2017 will see my life change completely, and no this isn’t going to be one of those tiresome “New Year, New Me” blog posts. My lovely wife and I are expecting our first child, a baby daughter in the next few weeks and as I keep getting told by my friends, family members, and my students, “Everything will change!” I have spent a lot of time these past few months thinking about the world we are bringing a child into and the values that we want our child to grow up with. I am aware that as we grow and change as people so will our values but for now, these are my thoughts.
Most of us growing up were told by our parents, how special we were, or how smart we were or how we could achieve anything just because we desired it. Our parents did this out of love and a desire to boost our confidence and self-esteem, but I think this can cause more damage than good. The reality is, my child is not special, will probably not be smarter than the average and will definitely not achieve anything just by desiring it. She will probably grow up in an increasingly competitive world with rising rates of literacy and numeracy and a threat of unemployment due to the increasing automation of jobs. So the question becomes, How do we raise a child that will be equipped to face the struggles that life will inevitably throw her way? The first thing that I want to instil in my daughter is the value of hard work. I want my child to understand that she is not special, does not have innate skills or destiny to fulfil, I want my child to know that no ancient scrolls or prophecies are foretelling her coming. I want her to understand, anything she achieves in life is because she put in the right effort, made the sacrifices and learned from the setbacks. I remember, when I was younger, my parents would tell everyone how smart I was when getting good grades or achieving something of note. I used to love the praise, but in reality, it set me back. It took a lot of self-analysis and deconstruction of my thought patterns to understand that I was not “smart,” I just worked hard. When my child achieves something of note, I will not tell her, “Well done, you are so smart.” I will tell her, “Well done, You worked hard for that! Imagine what you can achieve if you put in that effort in all your endeavours.” I am no psychologist, but I hope this will instil in her the direct connection between hard work and achievement.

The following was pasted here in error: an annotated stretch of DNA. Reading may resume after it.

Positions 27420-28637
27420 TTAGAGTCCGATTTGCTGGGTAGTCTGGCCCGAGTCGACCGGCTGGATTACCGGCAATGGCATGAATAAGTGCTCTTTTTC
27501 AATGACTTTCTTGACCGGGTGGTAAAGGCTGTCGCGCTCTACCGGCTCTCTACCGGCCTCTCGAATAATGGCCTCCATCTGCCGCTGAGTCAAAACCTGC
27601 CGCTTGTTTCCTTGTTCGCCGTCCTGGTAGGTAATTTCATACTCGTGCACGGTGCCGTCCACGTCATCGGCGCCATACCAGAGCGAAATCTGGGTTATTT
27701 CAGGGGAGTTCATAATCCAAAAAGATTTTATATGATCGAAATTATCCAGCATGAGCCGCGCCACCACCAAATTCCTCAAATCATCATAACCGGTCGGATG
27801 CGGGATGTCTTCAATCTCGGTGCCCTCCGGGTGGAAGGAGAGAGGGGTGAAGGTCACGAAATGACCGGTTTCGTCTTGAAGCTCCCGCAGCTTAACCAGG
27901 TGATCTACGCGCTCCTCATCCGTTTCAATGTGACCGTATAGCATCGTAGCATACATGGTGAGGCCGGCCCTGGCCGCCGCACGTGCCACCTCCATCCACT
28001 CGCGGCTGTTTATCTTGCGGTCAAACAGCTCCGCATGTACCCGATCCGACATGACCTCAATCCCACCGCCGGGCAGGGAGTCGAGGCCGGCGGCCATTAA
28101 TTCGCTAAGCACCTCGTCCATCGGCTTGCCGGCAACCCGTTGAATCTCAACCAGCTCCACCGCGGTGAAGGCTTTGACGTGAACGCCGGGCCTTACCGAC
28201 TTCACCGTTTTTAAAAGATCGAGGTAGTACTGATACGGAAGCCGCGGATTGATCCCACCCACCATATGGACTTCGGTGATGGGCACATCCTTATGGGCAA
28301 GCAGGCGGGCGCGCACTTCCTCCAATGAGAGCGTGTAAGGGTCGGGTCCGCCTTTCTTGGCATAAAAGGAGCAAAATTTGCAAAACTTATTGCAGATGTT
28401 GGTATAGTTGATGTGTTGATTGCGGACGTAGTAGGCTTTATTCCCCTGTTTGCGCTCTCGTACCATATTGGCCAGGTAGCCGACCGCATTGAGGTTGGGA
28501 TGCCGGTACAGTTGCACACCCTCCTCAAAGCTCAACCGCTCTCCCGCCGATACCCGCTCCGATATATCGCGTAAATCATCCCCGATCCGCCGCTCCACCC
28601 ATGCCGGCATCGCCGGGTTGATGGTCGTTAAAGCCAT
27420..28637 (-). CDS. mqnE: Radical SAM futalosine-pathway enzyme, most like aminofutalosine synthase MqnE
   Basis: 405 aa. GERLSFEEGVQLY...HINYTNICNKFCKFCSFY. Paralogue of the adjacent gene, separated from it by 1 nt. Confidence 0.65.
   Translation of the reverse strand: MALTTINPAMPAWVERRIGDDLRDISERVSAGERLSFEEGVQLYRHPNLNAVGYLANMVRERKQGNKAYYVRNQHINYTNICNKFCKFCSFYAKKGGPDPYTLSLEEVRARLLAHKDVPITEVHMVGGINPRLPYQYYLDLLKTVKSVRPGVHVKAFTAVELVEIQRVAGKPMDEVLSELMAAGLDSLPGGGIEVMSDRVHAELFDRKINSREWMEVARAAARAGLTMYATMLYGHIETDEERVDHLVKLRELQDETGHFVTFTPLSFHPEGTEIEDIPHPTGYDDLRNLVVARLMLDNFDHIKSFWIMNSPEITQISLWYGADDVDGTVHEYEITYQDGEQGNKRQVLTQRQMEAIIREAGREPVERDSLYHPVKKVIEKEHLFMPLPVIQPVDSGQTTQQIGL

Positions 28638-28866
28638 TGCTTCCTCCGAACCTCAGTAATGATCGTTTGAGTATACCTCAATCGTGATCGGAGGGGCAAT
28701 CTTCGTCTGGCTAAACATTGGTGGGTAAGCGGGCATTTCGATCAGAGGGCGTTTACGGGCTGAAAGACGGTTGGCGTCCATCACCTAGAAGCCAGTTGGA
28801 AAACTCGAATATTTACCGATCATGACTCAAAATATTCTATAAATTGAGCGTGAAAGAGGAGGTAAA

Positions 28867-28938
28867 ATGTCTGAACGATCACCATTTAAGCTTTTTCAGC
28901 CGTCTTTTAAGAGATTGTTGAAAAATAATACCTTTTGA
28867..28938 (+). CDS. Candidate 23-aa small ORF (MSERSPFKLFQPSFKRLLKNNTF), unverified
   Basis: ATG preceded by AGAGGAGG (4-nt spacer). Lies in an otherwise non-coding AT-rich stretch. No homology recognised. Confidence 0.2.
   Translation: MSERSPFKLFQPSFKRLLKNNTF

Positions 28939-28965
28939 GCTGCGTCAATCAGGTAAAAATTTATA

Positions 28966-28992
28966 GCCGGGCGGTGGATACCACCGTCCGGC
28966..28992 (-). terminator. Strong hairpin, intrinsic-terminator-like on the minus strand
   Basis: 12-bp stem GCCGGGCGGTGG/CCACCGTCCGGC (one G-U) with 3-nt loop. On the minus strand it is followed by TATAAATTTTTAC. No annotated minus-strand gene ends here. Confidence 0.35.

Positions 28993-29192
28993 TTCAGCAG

The past few years has seen increasing tribalism and partisanship in our religions, in our politics, and in our general discourse. The battle of ideas has been at the forefront of most of this. There are those that will have us believe that some ideas are above criticism and anyone being critical of these ideas deserve to be murdered. I believe that our child will grow up in a world where these views will only increase. What do I teach her about ideas and the battle for truth? I would like to teach her that all people should be respected. Regardless of their race, colour, gender, culture, political affiliation, sexual orientation or religion. But I want her to understand that she doesn’t have to respect beliefs. Beliefs are human made and more often than not, flawed. I want her to know that she can be critical of beliefs and question people who impose a world view on her that is not supported by evidence. I want to teach her to be most critical of her own beliefs and her own outlook on the world. I want her to always ask herself, Why do I believe this?
Finally, I want to teach her to have ‘rational compassion’ as psychologist Paul Bloom puts it in his new book “Against Empathy.” I want her to understand that evolution has developed in her, empathy that is biased promotes inequality and immorality and should be ignored wherever possible. An excellent example of this is the feeling of outrage and sadness that the western world felt when pictures of the little dead boy were shown across the world last year. The western world was outraged over this one child while ignoring the thousands of children dying of starvation in Africa. Empathy is an emotion that affects us a lot more when the event is tangible and closer to home, while rational compassion understands that ten children dying are worse than one child dying in the greater scheme of things.
I will let you know how it goes and more importantly, I will let you know what she has taught me.
Shkar Sharif is the head instructor at Tiger Crane Kung Fu in London. Any other questions, ask!